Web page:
In Humboldt Park, residents will soon be able to skip down a yellow brick road honoring the creator of The Wizard of Oz who lived in the neighborhood.
While L. Frank Baum was writing the iconic children’s novel he lived at 1667 N. Humboldt Boulevard in a home that is now long gone. Now, Bickerdike Redevelopment Corporation is wrapping up a rehab of nine units in a group of buildings constructed in the 1980s that sit in the same location near Humboldt Boulevard and Wabansia Avenue.
Instead of letting a rather lonely plaque tell the story, the developer decided to add a playful yellow brick sidewalk and later this fall or spring a mosaic mural by Chicago artist Hector Duarte, according to Crain’s Chicago. The project’s art installation cost $65,000 and was funded by donors separately from the housing.
“Beautification, in the way of art, is a way to increase people’s sense of investment in the community,” said Joy Aruguete, chief executive officer of Bickerdike Redevelopment. “We are delighted at the opportunity to bring art to our West Town Housing Preservation project and connect it to such an important author and the story of home that people young and old have enjoyed for over a century.”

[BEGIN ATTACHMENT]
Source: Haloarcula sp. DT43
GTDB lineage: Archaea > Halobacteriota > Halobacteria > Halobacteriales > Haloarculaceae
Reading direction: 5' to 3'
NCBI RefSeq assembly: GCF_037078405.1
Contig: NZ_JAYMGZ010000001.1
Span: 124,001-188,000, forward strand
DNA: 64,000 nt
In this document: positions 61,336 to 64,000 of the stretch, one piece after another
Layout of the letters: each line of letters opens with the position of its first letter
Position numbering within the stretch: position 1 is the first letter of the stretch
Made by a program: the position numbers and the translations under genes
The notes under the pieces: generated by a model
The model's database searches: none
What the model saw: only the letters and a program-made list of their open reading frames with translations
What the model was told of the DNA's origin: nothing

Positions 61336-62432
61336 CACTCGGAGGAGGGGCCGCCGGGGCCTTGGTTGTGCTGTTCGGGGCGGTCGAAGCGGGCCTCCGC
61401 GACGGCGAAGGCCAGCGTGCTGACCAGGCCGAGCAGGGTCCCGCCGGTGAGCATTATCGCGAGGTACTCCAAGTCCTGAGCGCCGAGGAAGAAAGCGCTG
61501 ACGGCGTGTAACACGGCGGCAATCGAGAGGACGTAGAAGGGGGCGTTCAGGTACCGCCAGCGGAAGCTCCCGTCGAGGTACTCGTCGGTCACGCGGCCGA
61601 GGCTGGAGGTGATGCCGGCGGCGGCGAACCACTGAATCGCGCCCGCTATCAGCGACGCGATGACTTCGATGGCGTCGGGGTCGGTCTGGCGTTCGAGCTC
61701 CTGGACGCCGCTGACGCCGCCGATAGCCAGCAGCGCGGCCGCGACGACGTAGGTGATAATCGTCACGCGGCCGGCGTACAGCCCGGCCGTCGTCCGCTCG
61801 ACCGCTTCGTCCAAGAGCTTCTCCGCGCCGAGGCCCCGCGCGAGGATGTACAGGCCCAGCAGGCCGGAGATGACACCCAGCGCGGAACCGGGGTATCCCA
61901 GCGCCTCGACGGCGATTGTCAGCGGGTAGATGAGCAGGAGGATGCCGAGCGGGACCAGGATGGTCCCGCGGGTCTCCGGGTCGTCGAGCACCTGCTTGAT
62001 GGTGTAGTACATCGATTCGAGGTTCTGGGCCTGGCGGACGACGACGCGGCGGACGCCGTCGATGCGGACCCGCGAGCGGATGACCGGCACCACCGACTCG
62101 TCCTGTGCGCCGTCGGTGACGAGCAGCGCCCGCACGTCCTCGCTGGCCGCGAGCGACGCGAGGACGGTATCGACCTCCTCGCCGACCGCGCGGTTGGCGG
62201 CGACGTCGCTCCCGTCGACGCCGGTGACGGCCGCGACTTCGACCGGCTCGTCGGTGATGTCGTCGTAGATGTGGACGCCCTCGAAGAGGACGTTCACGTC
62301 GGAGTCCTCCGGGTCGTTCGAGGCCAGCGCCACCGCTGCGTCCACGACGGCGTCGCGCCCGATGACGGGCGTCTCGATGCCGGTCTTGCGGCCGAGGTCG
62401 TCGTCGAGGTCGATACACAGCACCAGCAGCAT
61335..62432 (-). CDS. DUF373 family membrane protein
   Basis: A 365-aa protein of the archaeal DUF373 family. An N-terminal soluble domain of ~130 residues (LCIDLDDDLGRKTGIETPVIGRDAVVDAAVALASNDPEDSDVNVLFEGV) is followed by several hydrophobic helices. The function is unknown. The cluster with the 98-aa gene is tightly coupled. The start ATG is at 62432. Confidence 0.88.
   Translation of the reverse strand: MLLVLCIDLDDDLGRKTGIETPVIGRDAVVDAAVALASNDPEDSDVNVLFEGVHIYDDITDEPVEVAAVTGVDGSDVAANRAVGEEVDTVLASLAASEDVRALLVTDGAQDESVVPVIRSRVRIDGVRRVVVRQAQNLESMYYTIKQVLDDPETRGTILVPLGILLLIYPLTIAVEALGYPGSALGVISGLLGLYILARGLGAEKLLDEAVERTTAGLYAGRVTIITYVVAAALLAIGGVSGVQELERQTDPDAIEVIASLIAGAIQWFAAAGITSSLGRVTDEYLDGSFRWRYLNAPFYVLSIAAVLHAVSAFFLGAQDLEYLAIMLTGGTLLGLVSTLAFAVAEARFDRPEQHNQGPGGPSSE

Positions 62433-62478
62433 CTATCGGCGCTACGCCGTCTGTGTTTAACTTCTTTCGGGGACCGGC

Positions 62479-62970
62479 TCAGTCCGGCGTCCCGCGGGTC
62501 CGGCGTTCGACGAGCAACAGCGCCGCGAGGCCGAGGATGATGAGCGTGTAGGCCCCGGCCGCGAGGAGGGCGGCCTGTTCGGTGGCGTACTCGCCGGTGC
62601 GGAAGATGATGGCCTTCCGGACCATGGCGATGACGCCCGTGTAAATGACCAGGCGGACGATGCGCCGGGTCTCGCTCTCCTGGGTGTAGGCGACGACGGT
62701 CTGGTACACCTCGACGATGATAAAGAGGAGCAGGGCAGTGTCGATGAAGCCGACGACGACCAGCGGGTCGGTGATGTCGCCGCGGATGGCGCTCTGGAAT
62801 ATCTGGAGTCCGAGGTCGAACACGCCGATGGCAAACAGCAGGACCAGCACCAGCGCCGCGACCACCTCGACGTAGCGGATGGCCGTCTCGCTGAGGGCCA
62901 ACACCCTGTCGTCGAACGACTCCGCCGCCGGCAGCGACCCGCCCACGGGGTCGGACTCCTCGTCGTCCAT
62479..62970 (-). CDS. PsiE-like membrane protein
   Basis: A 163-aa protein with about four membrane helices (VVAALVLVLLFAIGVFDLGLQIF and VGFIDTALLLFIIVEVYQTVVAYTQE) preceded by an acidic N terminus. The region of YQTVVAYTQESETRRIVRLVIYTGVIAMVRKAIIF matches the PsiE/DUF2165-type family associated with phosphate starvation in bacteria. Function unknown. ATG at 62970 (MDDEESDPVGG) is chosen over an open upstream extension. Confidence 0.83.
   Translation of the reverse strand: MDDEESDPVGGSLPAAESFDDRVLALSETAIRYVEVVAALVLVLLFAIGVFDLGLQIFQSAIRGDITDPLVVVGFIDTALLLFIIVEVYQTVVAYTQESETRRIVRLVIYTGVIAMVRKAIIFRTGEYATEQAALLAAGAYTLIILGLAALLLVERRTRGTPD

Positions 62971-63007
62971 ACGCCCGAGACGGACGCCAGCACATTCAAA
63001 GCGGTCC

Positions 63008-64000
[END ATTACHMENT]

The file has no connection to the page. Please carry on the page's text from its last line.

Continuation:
This isn’t the first time the developer has incorporated art into one of its housing projects—the entrance to the Rosa Parks Apartments has colorful images depicting Parks’ contribution to the Civil Rights Movement.
Aruguete said that the “there’s no place like home” signage and movie theme is in line with the developers mission of preserving affordable housing.
“It’s meaningful for the development because the location at Humboldt & Wabansia is now home to nine families. The book has a rich connection to housing and home,” said Aruguete. “In our current time, it can be linked to the housing instability that so many families and individuals are facing due to rising housing costs,” she said.
There are a few new affordable housing projects that are pushing against the stereotype of low-income housing design. For example, three new public library and housing projects opened this year one of which was designed by John Ronan. His firm said the bright, colorful project aimed to “transcend the brutal pragmatism which has characterized Chicago’s past efforts in this area.”